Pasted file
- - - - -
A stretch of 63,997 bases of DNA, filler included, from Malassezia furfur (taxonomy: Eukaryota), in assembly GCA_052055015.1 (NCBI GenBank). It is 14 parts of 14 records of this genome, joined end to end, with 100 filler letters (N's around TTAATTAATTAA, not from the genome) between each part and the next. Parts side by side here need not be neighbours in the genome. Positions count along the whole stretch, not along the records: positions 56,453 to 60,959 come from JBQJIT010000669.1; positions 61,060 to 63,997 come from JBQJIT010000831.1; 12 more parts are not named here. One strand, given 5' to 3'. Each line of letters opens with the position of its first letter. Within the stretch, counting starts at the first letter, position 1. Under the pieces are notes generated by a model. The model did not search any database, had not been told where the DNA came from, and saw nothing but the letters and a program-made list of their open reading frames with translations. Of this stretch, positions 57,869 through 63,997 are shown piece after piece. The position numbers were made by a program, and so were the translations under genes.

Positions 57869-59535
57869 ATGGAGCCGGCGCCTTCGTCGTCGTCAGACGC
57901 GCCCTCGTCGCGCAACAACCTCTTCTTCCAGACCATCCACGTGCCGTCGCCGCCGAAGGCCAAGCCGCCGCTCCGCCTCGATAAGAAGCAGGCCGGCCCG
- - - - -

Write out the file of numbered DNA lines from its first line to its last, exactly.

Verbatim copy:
A stretch of 63,997 bases of DNA, filler included, from Malassezia furfur (taxonomy: Eukaryota), in assembly GCA_052055015.1 (NCBI GenBank). It is 14 parts of 14 records of this genome, joined end to end, with 100 filler letters (N's around TTAATTAATTAA, not from the genome) between each part and the next. Parts side by side here need not be neighbours in the genome. Positions count along the whole stretch, not along the records: positions 56,453 to 60,959 come from JBQJIT010000669.1; positions 61,060 to 63,997 come from JBQJIT010000831.1; 12 more parts are not named here. One strand, given 5' to 3'. Each line of letters opens with the position of its first letter. Within the stretch, counting starts at the first letter, position 1. Under the pieces are notes generated by a model. The model did not search any database, had not been told where the DNA came from, and saw nothing but the letters and a program-made list of their open reading frames with translations. Of this stretch, positions 57,869 through 63,997 are shown piece after piece. The position numbers were made by a program, and so were the translations under genes.

Positions 57869-59535
57869 ATGGAGCCGGCGCCTTCGTCGTCGTCAGACGC
57901 GCCCTCGTCGCGCAACAACCTCTTCTTCCAGACCATCCACGTGCCGTCGCCGCCGAAGGCCAAGCCGCCGCTCCGCCTCGATAAGAAGCAGGCCGGCCCG